For the First Time Ever, Computer Science Is the Most Popular Major for Women at Stanford
There’s no reason to beat around the bush or sugarcoat it: STEM has a woman problem and it has for a while now. However, here’s a bit of good news: Stanford University recently announced that, for the first time in the university’s history, computer science is the top major for female students this year. Yeah, you read that right.
(Photo Credit: Startup Stock Photos)
Stanford University officials told Reuters that “214 women are majoring in computer science, accounting for about 30 percent of majors in that department.” Following directly behind computer science is human biology with 208 female majors, which was the most popular major for women previously.
This is definitely good news for the on-going fight for gender equality in science, technology, engineering, and mathematics (collectively, STEM) fields. It’s estimated that only 18 percent of women earn degrees in computer science, but this figure isn’t low because women don’t want to go into computer science careers — because women actually do study it in college. Research shows that women end up veering in the direction of other career paths (typically more female-friendly ones, like in education) due to the unfortunate stereotypes and barriers that discourage women from wanting to pursue careers in STEM fields, particularly computer science. (Oh, and then there’s this ridiculousness that women face in STEM, too.)
STEM and the Gender Pay Gap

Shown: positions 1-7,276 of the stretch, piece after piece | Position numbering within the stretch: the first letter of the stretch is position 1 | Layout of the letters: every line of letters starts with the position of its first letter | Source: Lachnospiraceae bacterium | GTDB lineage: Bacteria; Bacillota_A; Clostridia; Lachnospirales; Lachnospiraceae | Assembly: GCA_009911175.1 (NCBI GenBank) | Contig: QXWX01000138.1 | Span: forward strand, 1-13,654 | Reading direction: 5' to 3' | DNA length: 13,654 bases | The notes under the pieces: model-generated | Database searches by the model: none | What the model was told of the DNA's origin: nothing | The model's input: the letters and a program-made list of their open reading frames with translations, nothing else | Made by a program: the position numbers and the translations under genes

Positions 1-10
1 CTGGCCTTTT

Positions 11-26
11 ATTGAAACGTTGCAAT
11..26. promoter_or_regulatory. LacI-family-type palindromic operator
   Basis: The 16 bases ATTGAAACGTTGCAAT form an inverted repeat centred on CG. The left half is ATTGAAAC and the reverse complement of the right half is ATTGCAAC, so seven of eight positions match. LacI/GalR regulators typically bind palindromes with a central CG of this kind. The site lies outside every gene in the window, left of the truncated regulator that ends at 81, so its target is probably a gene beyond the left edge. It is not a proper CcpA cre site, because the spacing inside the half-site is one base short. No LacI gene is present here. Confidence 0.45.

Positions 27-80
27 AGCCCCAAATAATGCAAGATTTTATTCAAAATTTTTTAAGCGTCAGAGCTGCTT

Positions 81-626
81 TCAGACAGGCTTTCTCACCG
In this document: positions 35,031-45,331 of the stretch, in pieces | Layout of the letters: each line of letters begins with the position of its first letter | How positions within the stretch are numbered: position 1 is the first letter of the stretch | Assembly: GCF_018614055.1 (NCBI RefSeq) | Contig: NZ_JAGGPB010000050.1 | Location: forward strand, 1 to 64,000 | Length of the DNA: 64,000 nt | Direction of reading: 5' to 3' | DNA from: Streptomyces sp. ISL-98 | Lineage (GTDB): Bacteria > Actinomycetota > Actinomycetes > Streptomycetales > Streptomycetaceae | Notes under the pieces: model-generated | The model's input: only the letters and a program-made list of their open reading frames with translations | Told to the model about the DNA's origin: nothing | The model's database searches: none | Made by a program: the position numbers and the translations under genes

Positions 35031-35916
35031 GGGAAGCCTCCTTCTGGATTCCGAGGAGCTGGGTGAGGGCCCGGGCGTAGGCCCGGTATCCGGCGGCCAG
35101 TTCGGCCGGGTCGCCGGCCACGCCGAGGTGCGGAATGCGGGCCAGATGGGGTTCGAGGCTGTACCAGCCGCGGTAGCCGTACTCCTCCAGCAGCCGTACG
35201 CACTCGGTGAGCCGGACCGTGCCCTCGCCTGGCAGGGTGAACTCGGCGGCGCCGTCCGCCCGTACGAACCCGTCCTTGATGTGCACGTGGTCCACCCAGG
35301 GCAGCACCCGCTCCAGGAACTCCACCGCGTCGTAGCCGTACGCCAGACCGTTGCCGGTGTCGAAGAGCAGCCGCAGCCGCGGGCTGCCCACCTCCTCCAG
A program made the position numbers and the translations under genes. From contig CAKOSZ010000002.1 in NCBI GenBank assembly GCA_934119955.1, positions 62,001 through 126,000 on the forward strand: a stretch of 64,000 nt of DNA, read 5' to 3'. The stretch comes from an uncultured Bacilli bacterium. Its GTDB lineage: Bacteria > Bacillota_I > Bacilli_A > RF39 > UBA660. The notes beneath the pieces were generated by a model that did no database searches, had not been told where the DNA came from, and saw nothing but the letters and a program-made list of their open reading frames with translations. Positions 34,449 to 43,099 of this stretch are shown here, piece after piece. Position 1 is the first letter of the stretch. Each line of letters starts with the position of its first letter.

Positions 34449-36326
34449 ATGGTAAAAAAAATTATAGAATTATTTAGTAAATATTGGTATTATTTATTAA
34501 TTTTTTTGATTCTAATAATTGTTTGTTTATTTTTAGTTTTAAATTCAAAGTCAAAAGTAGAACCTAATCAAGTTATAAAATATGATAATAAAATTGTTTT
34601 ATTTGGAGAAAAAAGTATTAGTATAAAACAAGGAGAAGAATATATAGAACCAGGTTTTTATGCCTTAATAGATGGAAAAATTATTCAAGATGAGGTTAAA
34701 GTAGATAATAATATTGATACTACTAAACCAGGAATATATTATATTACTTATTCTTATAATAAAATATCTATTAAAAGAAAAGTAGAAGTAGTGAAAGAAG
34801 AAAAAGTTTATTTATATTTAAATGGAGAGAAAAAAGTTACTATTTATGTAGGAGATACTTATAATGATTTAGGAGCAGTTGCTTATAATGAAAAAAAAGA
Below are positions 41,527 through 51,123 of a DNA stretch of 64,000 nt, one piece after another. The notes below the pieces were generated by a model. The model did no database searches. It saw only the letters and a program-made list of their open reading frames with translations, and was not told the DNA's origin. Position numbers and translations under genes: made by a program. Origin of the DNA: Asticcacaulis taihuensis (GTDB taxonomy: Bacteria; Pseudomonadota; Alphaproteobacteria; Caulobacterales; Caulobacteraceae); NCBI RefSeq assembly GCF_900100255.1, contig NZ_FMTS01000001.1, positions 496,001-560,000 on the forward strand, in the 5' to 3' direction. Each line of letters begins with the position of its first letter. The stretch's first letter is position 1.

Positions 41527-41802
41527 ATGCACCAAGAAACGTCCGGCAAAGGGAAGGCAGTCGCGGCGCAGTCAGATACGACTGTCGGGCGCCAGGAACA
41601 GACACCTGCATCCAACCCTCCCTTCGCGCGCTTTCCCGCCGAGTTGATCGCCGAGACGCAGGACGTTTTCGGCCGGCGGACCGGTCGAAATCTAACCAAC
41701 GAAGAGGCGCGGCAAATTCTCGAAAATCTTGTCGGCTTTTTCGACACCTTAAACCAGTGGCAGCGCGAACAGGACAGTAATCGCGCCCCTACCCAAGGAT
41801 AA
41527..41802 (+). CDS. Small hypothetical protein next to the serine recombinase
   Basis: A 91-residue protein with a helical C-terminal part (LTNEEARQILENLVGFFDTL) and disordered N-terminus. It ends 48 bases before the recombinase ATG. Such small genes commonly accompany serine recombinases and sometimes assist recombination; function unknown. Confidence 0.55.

Another issue that is greatly affected by low representation of women in STEM careers is the infamous gender pay gap. Earlier this week, PayScale released its latest report, Inside the Gender Pay Gap, which confirmed that pay inequity is still very real.
This time around, we found that the controlled gender wage gap (factoring in years of experience, skills, education, and company size, etc.) is 2.7 percent, or 97 cents for every dollar a man earns. Surprisingly, the tech industry now has the smallest controlled and uncontrolled gender pay gaps (1.4 percent and 20.7 percent, respectively), except at the executive level where the controlled gender pay gap is 5.6 percent.
The bottom line is, we need more women in STEM careers, which means we need to encourage and support more women to pursue an education in STEM. The news of female students at Stanford making computer science their major of choice is exactly the type of progress we need to obtain gender parity across all industries, not just computer science.
One of the reasons female representation in STEM is so meager is because there are so few female role models in these industries. With more women pursuing STEM degrees and, hopefully, continuing on to establish careers in STEM fields, we’ll see more female role models who will pave the way for younger generations of female STEM-hopefuls … and the cycle continues.
Tell Us What You Think
Are you a female student pursuing an education in STEM? If so, join the conversation happening over on Twitter and tell us about your experience, or feel free to leave a comment below.